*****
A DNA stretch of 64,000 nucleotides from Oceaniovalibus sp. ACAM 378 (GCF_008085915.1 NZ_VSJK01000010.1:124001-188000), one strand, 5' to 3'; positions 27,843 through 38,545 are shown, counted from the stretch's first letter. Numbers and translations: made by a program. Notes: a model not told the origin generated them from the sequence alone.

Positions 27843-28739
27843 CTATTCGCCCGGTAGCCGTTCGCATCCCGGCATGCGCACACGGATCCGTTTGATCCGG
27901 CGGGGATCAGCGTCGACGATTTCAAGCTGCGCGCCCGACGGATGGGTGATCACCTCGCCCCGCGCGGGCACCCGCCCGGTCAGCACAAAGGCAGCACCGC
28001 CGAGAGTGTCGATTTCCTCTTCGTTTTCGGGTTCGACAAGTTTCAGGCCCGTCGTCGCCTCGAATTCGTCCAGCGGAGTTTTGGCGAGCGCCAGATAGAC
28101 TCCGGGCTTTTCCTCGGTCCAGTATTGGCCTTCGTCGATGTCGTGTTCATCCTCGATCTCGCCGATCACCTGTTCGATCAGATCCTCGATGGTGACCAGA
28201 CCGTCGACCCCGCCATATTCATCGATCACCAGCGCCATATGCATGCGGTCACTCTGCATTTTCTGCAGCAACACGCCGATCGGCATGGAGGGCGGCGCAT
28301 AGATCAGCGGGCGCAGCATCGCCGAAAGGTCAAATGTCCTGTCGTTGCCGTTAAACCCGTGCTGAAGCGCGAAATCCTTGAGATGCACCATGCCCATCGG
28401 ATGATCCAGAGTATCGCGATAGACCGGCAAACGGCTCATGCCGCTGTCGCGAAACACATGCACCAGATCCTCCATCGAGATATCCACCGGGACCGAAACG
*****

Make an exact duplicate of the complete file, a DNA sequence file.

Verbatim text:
A DNA stretch of 64,000 nucleotides from Oceaniovalibus sp. ACAM 378 (GCF_008085915.1 NZ_VSJK01000010.1:124001-188000), one strand, 5' to 3'; positions 27,843 through 38,545 are shown, counted from the stretch's first letter. Numbers and translations: made by a program. Notes: a model not told the origin generated them from the sequence alone.

Positions 27843-28739
27843 CTATTCGCCCGGTAGCCGTTCGCATCCCGGCATGCGCACACGGATCCGTTTGATCCGG
27901 CGGGGATCAGCGTCGACGATTTCAAGCTGCGCGCCCGACGGATGGGTGATCACCTCGCCCCGCGCGGGCACCCGCCCGGTCAGCACAAAGGCAGCACCGC
28001 CGAGAGTGTCGATTTCCTCTTCGTTTTCGGGTTCGACAAGTTTCAGGCCCGTCGTCGCCTCGAATTCGTCCAGCGGAGTTTTGGCGAGCGCCAGATAGAC
28101 TCCGGGCTTTTCCTCGGTCCAGTATTGGCCTTCGTCGATGTCGTGTTCATCCTCGATCTCGCCGATCACCTGTTCGATCAGATCCTCGATGGTGACCAGA
28201 CCGTCGACCCCGCCATATTCATCGATCACCAGCGCCATATGCATGCGGTCACTCTGCATTTTCTGCAGCAACACGCCGATCGGCATGGAGGGCGGCGCAT
28301 AGATCAGCGGGCGCAGCATCGCCGAAAGGTCAAATGTCCTGTCGTTGCCGTTAAACCCGTGCTGAAGCGCGAAATCCTTGAGATGCACCATGCCCATCGG
28401 ATGATCCAGAGTATCGCGATAGACCGGCAAACGGCTCATGCCGCTGTCGCGAAACACATGCACCAGATCCTCCATCGAGATATCCACCGGGACCGAAACG